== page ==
I just can’t believe what I’m seeing. Jimmy, my sweet boy, is at this very moment lying face-down on the floor, screaming his head off. And you know what triggered all that frenzy? I wouldn’t let him play with my cell phone, because he’s already dropped one in the toilet. What am I supposed to do, change cell phones every month? So now I’m trying to reason with him, but he won’t listen and just cries even louder. Okay, okay, Jimmy. Here’s the cell phone. Oh my God! He just threw it on the floor. What can I do? I know, I’ll give him some ice cream. That’ll calm him down.”
After the first birthday, children experience frustrations more intensely than previously. This is the period when your little angel turns into a raging monster, complete with the explosive outbursts known as tantrums. These fits can take you by surprise with their violence and shocking ferocity. As bad as they look and sound, however, these meltdowns are in fact a very important developmental milestone. Handled properly, they teach Jimmy how to resolve frustration, which is not a trivial affair.
In the first few tantrums, at least, Jimmy is reacting to a sense of being overwhelmed. The trigger may be having too many choices in a situation, combined with being unable to make a decision. Or it might be that he’s getting too much stimulation, especially when he’s overtired. With a little experience, you’ll learn to sense a tantrum coming on and how to avert it by providing comfort or distraction. At times, however, despite all your efforts, Jimmy will reach a point of no return and go into a full-blown meltdown.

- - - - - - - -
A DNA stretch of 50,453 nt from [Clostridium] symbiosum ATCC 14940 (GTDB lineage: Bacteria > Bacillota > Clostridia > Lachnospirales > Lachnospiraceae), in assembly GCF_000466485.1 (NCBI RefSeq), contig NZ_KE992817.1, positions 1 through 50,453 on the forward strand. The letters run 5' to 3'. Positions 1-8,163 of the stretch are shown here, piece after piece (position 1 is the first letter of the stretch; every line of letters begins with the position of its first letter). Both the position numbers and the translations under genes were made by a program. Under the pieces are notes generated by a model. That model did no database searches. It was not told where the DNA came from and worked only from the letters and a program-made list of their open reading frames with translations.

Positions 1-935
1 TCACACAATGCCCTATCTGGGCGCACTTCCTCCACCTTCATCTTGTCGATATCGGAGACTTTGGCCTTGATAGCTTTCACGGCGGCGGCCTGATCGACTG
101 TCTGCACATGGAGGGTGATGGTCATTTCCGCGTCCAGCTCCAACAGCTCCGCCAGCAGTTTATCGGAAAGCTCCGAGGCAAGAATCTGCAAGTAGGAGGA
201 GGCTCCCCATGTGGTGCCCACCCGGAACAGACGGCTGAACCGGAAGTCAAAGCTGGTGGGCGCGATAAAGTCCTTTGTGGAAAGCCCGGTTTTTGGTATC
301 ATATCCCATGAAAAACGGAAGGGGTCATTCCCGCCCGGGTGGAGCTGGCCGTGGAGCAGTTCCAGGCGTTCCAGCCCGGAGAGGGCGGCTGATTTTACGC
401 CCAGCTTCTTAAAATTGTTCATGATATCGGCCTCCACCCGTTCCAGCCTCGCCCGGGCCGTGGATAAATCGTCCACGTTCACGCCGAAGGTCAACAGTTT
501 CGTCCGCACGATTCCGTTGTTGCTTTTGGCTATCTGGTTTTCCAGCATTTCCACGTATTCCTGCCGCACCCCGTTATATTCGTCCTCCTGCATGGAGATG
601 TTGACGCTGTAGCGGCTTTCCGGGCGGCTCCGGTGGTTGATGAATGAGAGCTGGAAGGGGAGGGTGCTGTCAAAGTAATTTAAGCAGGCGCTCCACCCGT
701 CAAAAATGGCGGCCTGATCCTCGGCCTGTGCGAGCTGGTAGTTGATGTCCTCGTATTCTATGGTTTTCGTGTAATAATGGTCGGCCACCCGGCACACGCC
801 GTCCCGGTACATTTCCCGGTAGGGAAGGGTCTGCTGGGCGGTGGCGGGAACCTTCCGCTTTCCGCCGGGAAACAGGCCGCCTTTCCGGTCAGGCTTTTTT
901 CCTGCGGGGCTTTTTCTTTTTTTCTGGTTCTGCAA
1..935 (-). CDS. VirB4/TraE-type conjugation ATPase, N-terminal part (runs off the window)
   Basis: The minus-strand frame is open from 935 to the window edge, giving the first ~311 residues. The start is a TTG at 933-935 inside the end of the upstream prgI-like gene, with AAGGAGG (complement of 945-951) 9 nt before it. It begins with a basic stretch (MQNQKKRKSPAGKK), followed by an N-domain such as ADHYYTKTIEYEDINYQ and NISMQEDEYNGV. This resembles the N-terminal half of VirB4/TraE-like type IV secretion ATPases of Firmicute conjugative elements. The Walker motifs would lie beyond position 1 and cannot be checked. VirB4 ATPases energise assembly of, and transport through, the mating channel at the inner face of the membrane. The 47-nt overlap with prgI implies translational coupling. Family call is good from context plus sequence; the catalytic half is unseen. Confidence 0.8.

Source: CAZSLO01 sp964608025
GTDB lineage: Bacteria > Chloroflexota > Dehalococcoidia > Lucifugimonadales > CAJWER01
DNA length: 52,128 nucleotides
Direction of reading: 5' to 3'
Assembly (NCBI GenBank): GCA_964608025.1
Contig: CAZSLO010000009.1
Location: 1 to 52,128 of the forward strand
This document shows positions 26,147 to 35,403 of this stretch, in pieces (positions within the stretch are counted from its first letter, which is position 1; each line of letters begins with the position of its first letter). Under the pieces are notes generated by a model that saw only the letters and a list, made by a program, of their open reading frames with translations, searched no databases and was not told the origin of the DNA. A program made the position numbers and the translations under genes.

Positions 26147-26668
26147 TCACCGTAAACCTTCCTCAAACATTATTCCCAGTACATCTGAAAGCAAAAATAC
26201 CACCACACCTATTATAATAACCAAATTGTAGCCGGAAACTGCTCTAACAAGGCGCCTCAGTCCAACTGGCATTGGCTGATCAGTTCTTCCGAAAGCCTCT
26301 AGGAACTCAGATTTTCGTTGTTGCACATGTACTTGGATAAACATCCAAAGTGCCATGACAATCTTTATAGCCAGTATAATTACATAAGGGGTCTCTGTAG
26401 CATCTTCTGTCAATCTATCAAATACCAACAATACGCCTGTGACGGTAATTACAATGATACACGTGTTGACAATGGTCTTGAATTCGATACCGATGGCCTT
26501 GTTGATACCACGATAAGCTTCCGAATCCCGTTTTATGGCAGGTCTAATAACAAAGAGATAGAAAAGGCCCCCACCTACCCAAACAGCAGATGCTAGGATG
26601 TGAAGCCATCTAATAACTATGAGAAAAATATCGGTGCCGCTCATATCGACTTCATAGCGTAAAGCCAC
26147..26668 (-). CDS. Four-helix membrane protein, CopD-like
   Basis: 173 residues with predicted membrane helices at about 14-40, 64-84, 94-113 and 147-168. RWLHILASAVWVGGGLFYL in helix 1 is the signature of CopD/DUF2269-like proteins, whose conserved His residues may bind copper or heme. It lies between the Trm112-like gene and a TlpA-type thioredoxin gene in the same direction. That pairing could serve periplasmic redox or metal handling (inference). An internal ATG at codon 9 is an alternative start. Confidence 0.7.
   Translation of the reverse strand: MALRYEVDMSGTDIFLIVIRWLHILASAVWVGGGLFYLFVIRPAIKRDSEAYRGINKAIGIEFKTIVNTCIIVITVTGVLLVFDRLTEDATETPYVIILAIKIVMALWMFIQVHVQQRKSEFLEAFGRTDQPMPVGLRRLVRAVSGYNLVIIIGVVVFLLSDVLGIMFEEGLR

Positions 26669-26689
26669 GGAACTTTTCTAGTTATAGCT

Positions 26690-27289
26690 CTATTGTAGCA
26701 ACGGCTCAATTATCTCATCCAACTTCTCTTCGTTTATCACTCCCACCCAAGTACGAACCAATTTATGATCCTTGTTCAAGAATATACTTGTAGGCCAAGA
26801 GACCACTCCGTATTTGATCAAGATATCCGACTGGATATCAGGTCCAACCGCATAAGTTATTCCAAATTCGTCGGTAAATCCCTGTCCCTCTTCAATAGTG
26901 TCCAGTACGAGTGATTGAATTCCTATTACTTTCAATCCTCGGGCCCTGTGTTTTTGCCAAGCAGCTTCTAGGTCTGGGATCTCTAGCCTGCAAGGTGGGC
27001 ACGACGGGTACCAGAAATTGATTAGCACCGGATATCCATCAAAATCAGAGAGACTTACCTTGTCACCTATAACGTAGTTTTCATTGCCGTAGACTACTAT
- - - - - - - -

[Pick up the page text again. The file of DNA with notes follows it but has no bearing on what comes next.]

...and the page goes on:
The textbook cases occur around fifteen months of age. Jimmy looks as if the world has collapsed around him; he falls to the floor in a heap and kicks and screams. For a few minutes, he’ll vent his frustration and forget completely why he’s so mad. Then, magically, he’ll stop. During the process, he learns that moments of crisis—even dire crisis—pass. When you were Jimmy’s age, you lost control as well, and now you’re perfectly capable of sitting in traffic without jumping out of the car and screaming. Frustration management is as essential a skill for a child as walking or talking. And children who master frustration properly now will fare much better later, both cognitively and emotionally.
Though many parental strategies for dealing with tantrums are well intentioned, they can actually reinforce outbursts. Jimmy will most likely interpret any attempts to smooth things over as attention, and he’ll come to take malicious pleasure in the trigger: his own meltdown. The tantrums will become more frequent and more intense; children who always get attention for their shows of temper fail to develop the necessary coping mechanisms, and down the line they often become what are informally known as whiners.
- Just ignore them. That means do nothing. Don’t distract, don’t hug, don’t yell. Do nothing. Even if Jimmy is banging his head on the wall, don’t interfere. Let him discover on his own that it hurts.